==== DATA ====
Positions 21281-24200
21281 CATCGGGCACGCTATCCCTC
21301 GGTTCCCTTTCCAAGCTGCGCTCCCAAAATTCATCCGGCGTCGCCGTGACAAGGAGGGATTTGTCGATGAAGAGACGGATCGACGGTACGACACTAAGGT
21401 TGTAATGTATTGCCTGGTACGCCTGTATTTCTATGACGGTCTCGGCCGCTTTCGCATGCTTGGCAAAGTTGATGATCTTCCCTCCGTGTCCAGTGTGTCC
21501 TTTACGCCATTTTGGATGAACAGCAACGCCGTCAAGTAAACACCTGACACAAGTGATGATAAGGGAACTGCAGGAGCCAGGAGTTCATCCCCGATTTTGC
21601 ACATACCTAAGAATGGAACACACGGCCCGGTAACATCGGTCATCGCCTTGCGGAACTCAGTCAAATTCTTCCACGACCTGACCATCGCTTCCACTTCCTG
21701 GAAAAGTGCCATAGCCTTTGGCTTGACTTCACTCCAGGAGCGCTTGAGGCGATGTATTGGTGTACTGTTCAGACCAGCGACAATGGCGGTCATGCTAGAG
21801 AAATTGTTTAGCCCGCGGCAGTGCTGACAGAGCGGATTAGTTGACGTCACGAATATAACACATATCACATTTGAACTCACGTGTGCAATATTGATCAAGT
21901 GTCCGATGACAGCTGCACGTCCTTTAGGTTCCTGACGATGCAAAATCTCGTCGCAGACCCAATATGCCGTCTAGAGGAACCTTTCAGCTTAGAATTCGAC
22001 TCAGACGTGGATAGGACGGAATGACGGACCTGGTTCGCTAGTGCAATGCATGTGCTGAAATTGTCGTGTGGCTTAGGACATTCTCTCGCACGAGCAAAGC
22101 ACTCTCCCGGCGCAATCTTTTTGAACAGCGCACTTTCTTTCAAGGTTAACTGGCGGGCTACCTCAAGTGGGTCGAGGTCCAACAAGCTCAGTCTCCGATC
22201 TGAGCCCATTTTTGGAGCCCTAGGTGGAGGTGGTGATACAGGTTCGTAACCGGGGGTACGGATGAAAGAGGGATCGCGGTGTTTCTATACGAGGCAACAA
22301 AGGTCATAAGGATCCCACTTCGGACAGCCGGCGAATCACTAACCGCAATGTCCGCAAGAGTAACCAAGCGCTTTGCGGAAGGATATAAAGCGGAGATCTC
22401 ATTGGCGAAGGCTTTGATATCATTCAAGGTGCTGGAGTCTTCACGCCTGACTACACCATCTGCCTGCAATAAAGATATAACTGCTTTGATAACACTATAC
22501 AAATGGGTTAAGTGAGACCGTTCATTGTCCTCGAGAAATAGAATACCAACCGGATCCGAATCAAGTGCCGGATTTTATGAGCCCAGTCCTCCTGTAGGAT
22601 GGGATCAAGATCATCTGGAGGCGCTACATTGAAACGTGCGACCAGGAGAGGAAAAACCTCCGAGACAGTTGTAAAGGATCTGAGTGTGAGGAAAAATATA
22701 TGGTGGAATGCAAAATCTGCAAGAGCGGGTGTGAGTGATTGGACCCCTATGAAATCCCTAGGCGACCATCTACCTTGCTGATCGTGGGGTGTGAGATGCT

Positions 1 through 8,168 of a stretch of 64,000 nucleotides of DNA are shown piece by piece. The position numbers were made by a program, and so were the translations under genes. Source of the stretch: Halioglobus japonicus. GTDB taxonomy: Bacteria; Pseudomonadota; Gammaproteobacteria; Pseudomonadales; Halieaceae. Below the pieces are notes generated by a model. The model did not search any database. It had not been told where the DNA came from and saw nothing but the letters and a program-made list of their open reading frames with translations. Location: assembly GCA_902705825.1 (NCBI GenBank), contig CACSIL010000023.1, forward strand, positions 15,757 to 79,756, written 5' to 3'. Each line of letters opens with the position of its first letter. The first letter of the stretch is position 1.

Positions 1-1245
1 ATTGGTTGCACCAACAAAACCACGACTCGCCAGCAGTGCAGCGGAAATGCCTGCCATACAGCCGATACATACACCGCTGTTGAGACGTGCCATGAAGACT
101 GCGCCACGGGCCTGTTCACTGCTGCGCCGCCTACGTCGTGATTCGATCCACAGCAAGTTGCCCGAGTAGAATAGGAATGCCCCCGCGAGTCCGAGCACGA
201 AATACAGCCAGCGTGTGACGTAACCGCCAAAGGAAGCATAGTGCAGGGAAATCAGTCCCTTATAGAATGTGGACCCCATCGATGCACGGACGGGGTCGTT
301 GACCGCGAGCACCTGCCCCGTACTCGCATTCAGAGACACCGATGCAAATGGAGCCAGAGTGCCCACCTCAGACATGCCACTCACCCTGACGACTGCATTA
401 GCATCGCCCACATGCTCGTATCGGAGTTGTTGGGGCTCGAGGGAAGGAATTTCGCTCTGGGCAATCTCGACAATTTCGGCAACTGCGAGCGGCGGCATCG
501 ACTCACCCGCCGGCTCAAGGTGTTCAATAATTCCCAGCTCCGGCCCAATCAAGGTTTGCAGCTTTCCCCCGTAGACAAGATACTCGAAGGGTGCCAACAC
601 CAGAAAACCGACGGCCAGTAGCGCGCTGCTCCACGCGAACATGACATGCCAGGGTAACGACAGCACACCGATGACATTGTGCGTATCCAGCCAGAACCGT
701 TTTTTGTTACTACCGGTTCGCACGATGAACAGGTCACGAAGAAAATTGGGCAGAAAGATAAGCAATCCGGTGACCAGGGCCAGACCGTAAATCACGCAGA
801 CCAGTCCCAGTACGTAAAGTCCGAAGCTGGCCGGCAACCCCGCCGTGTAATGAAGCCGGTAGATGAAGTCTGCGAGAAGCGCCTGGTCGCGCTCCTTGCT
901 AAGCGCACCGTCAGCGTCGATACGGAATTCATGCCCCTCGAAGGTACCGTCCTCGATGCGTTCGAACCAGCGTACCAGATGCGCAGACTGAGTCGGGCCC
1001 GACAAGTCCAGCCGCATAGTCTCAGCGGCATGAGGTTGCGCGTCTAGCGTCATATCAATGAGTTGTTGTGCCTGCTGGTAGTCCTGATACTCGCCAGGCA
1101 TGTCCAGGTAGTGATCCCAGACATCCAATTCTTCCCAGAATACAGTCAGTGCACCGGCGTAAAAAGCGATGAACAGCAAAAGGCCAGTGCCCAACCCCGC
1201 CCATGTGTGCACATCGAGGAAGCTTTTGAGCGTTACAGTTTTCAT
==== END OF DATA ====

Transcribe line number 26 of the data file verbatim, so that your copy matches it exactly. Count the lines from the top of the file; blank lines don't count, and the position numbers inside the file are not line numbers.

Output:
601 CAGAAAACCGACGGCCAGTAGCGCGCTGCTCCACGCGAACATGACATGCCAGGGTAACGACAGCACACCGATGACATTGTGCGTATCCAGCCAGAACCGT